It’s tempting to conjecture that many a respected author has harbored a fetish or two about how or when he or she goes about pursuing the literary craft — a talisman or lucky keepsake that must be on hand, a time of day that is sacrosanct for conjuring up the creative spirit or even a favored hideaway that is deemed the absolute best place to commit the beginnings of new inspiration to the printed page.  

Now British author Alex Johnson has taken the latter part of that theory and proven it positive, with a respectful nod to Virginia Woolf, in “Rooms of Their Own” (Frances Lincoln, $26, 192 pages), a book subtitled “Where Great Writers Write” and enlivened with utterly charming watercolor illustrations by London artist James Oses. In brief, pithy, well-researched chapters, Johnson sheds some light on the writing rituals of 182 famous authors, both alive and long departed, beginning alphabetically with the Bay Area’s own Isabel Allende (who religiously begins her every novel on Jan. 8 of the relevant year) and concluding with the poet William Wordsworth. 

Alex Johnson describes rituals of famous authors, past and present, in “Rooms of Their Own: Where Great Writers Write.” (Courtesy Francis Lincoln)

Some of his chapter headings are intriguing enough to invite an immediate dive into the text: “A room of genius and squalor” for W.H. Auden, for instance, or, for the slightly scandalous French author Colette, the somewhat alarming “From a prison cell to a raft.” Some serve to confirm what we may already know about a writer. J.K. Rowling was famously close to dirt poor but indisputably inspired when she pounded out that first Harry Potter tome on a laptop over coffee in a neighborhood spot, as “The importance of a good cafe” chapter heading reminds us. Nor does “Embracing the solitude” come as any surprise for introducing us to the notoriously seclusive Emily Dickinson’s preferences.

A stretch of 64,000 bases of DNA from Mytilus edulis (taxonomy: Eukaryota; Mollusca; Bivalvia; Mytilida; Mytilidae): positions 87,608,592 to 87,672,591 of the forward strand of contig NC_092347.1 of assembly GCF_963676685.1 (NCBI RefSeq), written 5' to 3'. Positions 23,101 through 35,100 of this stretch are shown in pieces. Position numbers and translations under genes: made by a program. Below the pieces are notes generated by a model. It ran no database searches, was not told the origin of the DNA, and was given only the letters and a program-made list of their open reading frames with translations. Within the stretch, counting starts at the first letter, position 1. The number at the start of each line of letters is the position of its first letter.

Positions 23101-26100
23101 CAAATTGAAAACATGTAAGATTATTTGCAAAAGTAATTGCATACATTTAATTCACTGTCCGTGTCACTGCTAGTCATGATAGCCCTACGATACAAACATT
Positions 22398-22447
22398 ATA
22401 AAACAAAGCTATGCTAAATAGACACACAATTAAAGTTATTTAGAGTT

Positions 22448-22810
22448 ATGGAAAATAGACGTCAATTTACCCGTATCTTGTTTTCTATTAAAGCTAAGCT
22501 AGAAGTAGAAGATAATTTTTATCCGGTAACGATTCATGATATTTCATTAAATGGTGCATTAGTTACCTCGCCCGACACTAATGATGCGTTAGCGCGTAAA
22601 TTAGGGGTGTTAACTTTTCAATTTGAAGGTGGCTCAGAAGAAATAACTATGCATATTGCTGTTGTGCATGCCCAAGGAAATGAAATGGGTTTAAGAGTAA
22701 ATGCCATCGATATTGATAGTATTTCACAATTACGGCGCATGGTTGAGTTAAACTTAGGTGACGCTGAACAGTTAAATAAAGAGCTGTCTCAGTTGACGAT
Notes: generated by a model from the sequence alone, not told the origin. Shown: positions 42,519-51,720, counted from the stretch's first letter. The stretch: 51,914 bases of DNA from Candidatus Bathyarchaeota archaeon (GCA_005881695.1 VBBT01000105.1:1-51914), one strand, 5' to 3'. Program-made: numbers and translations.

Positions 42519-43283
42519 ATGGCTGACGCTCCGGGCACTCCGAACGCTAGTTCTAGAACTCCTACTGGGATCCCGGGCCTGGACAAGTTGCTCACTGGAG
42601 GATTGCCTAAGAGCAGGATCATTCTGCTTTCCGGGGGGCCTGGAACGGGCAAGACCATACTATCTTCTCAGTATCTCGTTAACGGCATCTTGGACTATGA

Perhaps the most inspiring, for fans of the late, lamented Hilary Mantel, double Booker Prize winner for her “Wolf Hall” trilogy, is the reassuring “All the world’s a writing room,” which, of course, offers hope for all the would-be scribblers among us. 

Neil Gaiman and Margaret Atwood host “Celebrating Salman Rushdie’s Victory City” sponsored by PEN America and its British and Canadian affiliates. (Photo courtesy PEN America)